'Fiction Ruined My Family,' 'American Nations,' 'Chango's Beads and Two-Tone Shoes'
“My mother was a stay-in-bed mother and my father was a stay-at-home writer,’’ writes Jeanne Darst, which made it hard at times for her and her sisters to understand why they should work very hard at anything. There’s nothing rare these days about a memoir of unconventional parents and a difficult childhood, but Darst brings freshness and often startling humor to her own story - which helps balance its more serious second half, in which alcoholism (parental and not) is decreasingly hidden behind charm. One of four daughters of an unsuccessful writer and a former debutante, Darst knows what’s funny about her family, and she writes with almost savage glee about their foibles. Her mother “had a light cry going most of the time,’’ and her father was “like the Great Santini of the Strand,’’ gentle at heart but dead serious about the importance of reading well: “[S]howing up to meet him for lunch with a John Grisham book under your arm would have been like showing up with no pants on, you know, get yourself together, for God’s sake.’’
Growing up poor in a genteel suburb, Darst knew what each of her parents expected of her - “to have the manners of Tracy Lord from ‘The Philadelphia Story’ and the mind of Murray Kempton’’ - but no idea how to please them, or even herself. As the memoir follows her to college and beyond, its humor grows darker. Concerning her own alcoholism and hard-won career as a writer, she realizes that “[t]he things that are wrong with me, the things I struggle with, are the things that define me.’’
We constantly hear about how America is divided - Red versus Blue states, North versus South, people who say “soda’’ and people who say “pop.’’ But these facile distinctions, according to author Colin Woodard, underestimate both the number and the historical depth of the differences among Americans. There are, in Woodard’s estimation, 11 American nations, each with its own story, values, goals, and character. And despite subsequent centuries of migration and immigration, he argues, these nations retain much of their foundational identities.
For instance, although many current members of what they call the Tea Party proclaim their admiration for New England’s early inhabitants, they would hate much of what made the nation Woodard calls Yankeedom, including the way they formed towns, “happily impos[ing] taxes on themselves to fund the construction and operation of a school, church, and library.’’ Contrast that to the Appalachian settlers, who “formed towns almost as an afterthought,’’ and in whose territory “local taxes were low, schools and libraries rare.’’ Some of the most fascinating parts of this very engrossing book detail just how much these nations hated one another, up to and during the Revolution (which, as Woodard describes it, comprised a series of very different wars, including a bloody civil war in the Borderlands of the present-day South).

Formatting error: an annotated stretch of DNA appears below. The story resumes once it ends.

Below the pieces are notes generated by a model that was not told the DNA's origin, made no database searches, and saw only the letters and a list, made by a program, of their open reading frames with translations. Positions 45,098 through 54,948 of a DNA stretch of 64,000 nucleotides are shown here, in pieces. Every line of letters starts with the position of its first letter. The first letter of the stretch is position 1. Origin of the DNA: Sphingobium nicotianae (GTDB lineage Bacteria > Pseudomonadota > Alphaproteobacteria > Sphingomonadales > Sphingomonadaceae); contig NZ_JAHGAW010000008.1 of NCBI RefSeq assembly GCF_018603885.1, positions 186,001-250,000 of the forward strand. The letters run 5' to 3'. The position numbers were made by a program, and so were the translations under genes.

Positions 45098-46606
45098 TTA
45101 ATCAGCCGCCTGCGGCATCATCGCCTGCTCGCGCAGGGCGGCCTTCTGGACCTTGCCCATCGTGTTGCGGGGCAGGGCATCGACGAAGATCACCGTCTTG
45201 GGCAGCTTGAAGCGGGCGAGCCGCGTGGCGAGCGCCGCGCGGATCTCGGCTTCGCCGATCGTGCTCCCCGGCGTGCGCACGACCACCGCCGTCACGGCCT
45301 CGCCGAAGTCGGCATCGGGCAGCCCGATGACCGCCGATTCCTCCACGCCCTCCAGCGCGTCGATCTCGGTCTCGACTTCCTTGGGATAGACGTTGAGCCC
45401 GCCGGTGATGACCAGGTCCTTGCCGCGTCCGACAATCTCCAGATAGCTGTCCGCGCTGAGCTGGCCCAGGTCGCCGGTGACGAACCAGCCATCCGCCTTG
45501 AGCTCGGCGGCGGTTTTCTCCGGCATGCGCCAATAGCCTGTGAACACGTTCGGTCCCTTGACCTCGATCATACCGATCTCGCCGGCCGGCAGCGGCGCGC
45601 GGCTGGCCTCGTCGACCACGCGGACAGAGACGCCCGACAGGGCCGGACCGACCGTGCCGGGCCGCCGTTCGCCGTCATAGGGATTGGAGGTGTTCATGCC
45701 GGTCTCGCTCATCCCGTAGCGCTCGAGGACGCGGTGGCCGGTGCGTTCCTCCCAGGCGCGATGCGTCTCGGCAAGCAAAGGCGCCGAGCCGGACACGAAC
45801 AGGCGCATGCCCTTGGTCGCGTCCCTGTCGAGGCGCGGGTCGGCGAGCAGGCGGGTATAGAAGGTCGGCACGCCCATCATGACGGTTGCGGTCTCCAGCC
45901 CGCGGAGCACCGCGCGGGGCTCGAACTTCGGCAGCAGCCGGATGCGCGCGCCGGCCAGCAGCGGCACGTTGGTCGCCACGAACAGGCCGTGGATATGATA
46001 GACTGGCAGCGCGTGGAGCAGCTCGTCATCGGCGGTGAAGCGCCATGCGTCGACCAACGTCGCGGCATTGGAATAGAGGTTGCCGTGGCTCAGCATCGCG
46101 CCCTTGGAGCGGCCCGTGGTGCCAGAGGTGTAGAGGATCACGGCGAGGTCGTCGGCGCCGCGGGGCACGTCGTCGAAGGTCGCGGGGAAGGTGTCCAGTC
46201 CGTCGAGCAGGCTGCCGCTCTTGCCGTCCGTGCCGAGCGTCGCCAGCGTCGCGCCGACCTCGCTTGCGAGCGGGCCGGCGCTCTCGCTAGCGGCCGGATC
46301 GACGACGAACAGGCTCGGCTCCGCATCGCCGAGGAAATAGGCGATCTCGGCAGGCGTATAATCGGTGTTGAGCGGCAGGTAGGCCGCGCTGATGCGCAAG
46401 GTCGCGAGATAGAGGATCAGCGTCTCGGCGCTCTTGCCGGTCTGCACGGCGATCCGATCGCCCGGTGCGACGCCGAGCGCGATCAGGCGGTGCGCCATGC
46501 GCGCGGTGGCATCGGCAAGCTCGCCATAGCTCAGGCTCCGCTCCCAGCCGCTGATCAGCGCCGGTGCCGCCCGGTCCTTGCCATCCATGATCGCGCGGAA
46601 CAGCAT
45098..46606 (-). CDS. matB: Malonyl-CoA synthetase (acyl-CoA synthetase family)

A book like this invites nitpicking, and depending on where you’re from you may reject the nation into which Woodard places you. In the end, though, this is a smart read that feels particularly timely now, when so many would claim a mythically unified “Founding Fathers’’ as their political ancestors.
Kennedy’s latest novel blends historical figures - Ernest Hemingway, Fidel Castro - with various familiar and new members of the author’s venerable fictional version of Albany, N.Y. Taking place over a 30-year period, skipping from Albany to Havana and back again, “Changó’s Beads and Two-Tone Shoes’’ concerns Daniel Quinn, whose grandfather starred in Kennedy’s eponymous 1988 “Quinn’s Book,’’ itself a kind of progenitor of this book - both deal in collisions of private and public revolutions. In Cuba, Daniel meets Renata, a world-class seductress and aspirant radical, and their romance sits at the center of a swirling collage of action and flashback, much of it taking place over one day, the day Robert Kennedy was shot in Los Angeles in 1968. One of William Kennedy’s persistent themes is, as Daniel puts it, “the link between politics and gangsterism,’’ and there’s an almost deliriously rich cast of lowlifes here: gun runners, politicians on the make, street-corner agitators, prostitutes, winos.
The problem with this sort of thing is, of course, that it’s easy for the writing to lapse into exoticism or cartoonishness or even self-parody. Kennedy mostly avoids these perils - his characters’ ability to temper their wordiness with plain old common sense had to come from somewhere, after all - but not always. There are long passages that feel indulgent, even stale. Perhaps this is intentional on Kennedy’s part - after all, much of the book concerns generational misunderstandings, particularly the difficulty the young have in finding anything of value in the ramblings of their elders. And there is brilliance, too. Kennedy’s humor is sly and wonderful, as when Hemingway gives Quinn writing advice on their first meeting: “Shun adverbs, strenuously.’’ And his description of Hemingway himself as a “maestro of the word, the hunt, the deep sea, the saloon, the bull-ring, the wars, the self’’ is well-nigh perfect.
Kate Tuttle, a writer and editor, can be reached at firstname.lastname@example.org.